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October Property Market Update - Tips for investors

Do you have an investment property that you are thinking about renting out to a member of your family?


Do you have an investment property that you are thinking about renting out to a member of your family? 

If you are a property investor, renting your property to a family member may be the perfect solution for both parties. 

Not only does allow you to avoid paying for a property manager and fill your place with people you know, but your family member will also be able to rent the property at a discounted rate. 

Of course, like anything, it pays to do due diligence and make sure the situation is right for you and your needs before you dive in with both feet. 

1. It pays to consider your financial obligations. You may not realise it, but if you significantly reduce the rent for your family member, this could potentially limit your allowable tax deductions. Know what your expenses are upfront and then work out how much you will need in rent.

2. It might be worth Considering a binding agreement: When you rent out your property to a family member, you may find you relax your general standards or make concessions you wouldn't otherwise make. For example, you may not implement a binding lease or ask for a security deposit to be paid. If you don't make things clear and set out a formal arrangement at the beginning, the situation can end up being incredibly bad if the relationship sours.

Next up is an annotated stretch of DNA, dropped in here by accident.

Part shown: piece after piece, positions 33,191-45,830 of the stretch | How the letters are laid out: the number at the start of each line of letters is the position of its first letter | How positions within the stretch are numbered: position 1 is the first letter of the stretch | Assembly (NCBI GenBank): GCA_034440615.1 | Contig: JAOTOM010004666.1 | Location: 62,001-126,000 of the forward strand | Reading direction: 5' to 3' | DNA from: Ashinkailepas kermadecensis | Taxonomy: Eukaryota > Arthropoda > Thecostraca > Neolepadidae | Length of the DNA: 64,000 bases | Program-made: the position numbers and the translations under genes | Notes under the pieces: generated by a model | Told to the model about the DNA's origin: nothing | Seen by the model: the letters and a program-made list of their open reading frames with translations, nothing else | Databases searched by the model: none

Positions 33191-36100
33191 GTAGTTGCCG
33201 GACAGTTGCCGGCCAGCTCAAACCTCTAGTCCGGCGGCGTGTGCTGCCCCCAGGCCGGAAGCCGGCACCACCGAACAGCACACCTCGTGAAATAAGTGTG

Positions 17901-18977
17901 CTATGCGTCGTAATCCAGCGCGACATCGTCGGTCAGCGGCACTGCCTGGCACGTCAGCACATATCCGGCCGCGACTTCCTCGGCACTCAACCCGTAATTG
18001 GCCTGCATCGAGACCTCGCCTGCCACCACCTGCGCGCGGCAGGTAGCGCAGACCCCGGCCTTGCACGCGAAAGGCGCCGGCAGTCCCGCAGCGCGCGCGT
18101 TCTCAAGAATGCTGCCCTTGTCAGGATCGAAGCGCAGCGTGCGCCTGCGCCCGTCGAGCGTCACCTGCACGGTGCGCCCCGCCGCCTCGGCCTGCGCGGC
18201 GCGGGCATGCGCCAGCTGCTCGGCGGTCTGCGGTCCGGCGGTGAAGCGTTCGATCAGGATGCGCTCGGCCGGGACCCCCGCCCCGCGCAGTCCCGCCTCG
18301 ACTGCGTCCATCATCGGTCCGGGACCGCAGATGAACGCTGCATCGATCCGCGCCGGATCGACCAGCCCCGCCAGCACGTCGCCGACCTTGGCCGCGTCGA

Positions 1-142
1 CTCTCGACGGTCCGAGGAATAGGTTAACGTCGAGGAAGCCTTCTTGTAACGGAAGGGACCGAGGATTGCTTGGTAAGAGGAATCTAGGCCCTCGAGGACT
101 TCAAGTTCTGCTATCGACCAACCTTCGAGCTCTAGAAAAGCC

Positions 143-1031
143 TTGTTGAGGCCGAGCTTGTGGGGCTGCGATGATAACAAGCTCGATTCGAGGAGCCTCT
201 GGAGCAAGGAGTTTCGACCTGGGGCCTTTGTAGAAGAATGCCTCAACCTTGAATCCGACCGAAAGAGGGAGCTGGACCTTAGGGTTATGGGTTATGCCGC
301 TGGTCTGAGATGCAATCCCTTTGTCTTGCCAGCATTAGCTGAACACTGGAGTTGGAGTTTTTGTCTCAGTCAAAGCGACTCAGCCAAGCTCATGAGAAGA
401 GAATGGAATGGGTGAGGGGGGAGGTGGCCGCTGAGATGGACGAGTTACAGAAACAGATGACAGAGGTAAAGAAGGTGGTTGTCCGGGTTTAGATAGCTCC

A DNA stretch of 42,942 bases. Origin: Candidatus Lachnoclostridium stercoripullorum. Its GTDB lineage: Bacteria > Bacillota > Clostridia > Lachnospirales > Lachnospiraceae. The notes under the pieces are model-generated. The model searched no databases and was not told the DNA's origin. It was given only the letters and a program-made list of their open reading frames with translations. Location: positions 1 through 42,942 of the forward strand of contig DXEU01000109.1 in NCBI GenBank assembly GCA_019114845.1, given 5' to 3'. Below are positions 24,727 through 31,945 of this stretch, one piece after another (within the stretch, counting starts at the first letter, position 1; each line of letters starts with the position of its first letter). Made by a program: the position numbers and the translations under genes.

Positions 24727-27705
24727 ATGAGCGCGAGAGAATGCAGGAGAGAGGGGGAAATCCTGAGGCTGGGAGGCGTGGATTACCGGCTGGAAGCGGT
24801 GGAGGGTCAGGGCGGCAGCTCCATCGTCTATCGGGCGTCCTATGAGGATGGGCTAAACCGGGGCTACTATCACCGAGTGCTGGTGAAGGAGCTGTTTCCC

3. You should take the time to discuss each party's responsibilities. Generally speaking, landlords are in charge of the property's repair and maintenance. If you do not want this responsibility, it is good to indicate that to your family member.

4. It is important your payment structure is clear and defined. If you want to ensure you receive a constant stream of rental income, outline how much rent you will be charging, how often you expect that rent to be paid and where you would like the rent paid to.

5. It is important to discuss how bills will be split. Will all the utility bills be paid by you as the landlord or will you get your family member to pay these bills? Perhaps you will pay for the water and get your family member to pay for electricity. Having this discussion upfront and deciding who will pay what will help the relationship to run smoothly.

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